Although we often think of the holidays as a happy and festive time, it can also be a time of stress. Expectations run high, and when they go unfulfilled it can be a huge letdown. Being prepared for the good and the bad that the holidays bring is essential in staying mentally healthy through the winter months. Here are a few tips to prepare for the holiday season:
1. Recognize cycles
Think back to previous holiday seasons and try to pinpoint from where some of the disappointment or stress came. Identifying cycles or triggers that may repeat themselves can help to be more prepared in handling those situations with resilience and grace.
2. Realistic goals
Set realistic goals for yourself and those you love. Asking too much from yourself or others will leave you feeling let down and upset. Remember, friends and family are not trying to let you down; they are just caught up in the hustle and bustle of the season as well.
3. Eat and exercise
The holiday’s sweet and savory temptations can sneak up on you around the holidays, but don’t forget about your fruits and veggies! Maintain a healthy and balanced diet to prevent overindulgences. Additionally, staying active and getting outside will help fight the holiday blues. Use this time to invite a friend to the park or set up a gym date.
4. Stick to normal routines
Try not to veer too much off your normal course from week to week. A steady routine keeps you up and running smoothly. It provides a sense of normalcy when the excitement of the season starts to overwhelm.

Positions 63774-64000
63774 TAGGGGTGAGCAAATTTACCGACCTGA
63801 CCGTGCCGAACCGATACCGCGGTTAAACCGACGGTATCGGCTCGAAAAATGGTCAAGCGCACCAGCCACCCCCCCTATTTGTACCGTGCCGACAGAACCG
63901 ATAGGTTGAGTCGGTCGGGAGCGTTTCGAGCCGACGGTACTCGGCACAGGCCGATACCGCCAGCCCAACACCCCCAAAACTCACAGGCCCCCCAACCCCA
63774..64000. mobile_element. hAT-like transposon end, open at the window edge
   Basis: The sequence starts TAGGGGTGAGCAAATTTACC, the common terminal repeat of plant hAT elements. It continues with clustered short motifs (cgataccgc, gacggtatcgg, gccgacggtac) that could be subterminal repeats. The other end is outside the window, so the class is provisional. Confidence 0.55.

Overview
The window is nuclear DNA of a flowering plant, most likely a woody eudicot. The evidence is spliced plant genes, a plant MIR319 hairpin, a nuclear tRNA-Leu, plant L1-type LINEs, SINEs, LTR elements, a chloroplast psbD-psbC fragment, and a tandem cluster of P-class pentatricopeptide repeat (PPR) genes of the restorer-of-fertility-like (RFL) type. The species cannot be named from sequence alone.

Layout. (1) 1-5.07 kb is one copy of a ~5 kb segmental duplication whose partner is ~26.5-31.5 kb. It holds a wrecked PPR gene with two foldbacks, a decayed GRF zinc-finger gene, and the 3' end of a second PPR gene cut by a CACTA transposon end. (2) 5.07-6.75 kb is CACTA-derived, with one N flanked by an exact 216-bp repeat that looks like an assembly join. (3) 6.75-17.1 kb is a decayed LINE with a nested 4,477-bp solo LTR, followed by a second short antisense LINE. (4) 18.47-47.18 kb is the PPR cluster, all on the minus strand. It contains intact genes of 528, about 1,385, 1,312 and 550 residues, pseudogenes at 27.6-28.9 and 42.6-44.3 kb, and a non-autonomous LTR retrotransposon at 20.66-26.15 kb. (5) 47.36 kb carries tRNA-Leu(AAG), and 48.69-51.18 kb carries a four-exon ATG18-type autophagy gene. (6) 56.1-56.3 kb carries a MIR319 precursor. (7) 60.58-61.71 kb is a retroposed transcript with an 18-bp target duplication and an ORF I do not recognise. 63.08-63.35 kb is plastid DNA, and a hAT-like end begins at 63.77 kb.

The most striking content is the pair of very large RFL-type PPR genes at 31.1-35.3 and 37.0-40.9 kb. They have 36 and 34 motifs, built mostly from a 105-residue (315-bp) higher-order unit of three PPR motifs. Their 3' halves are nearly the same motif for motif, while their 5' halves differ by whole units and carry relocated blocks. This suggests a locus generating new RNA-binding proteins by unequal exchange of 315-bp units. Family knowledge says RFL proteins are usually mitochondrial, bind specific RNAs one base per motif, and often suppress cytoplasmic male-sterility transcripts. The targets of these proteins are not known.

5. Volunteer or give back
Many people find joy in giving their time to serve others around the holiday season. Whether your time is spent at a soup kitchen, making donations or helping around your church, giving joy to others can inspire it in yourself as well.
6. Stay connected
When the stress of the holiday season creeps in, reach out to those you love and your supportive community. Call up a friend just to talk, or seek comfort from those who share your faith and can reassure you that you are not alone.
Reaching out to family and friends is always great, but it’s important to realize when to seek professional help. When the holiday blues switch from moments of stress and anxiety to longer, lower periods that affect your daily mood and activities, it might be time to reach out to a mental health professional. Persistent sad, anxious or irritated moods, extreme sleep changes, feeling hopeless or worthless, loss of enjoyment in friends, family, or activities and thoughts of suicide or self-harm are a few indications to find professional help.
The holidays are meant to be fun and joyous, so take steps to prepare for the change of season! Acknowledge there might be stress and plan ahead for it. It can make all the difference as you switch gears in anticipation of sweater weather, holiday jingles, and pumpkin spice lattes.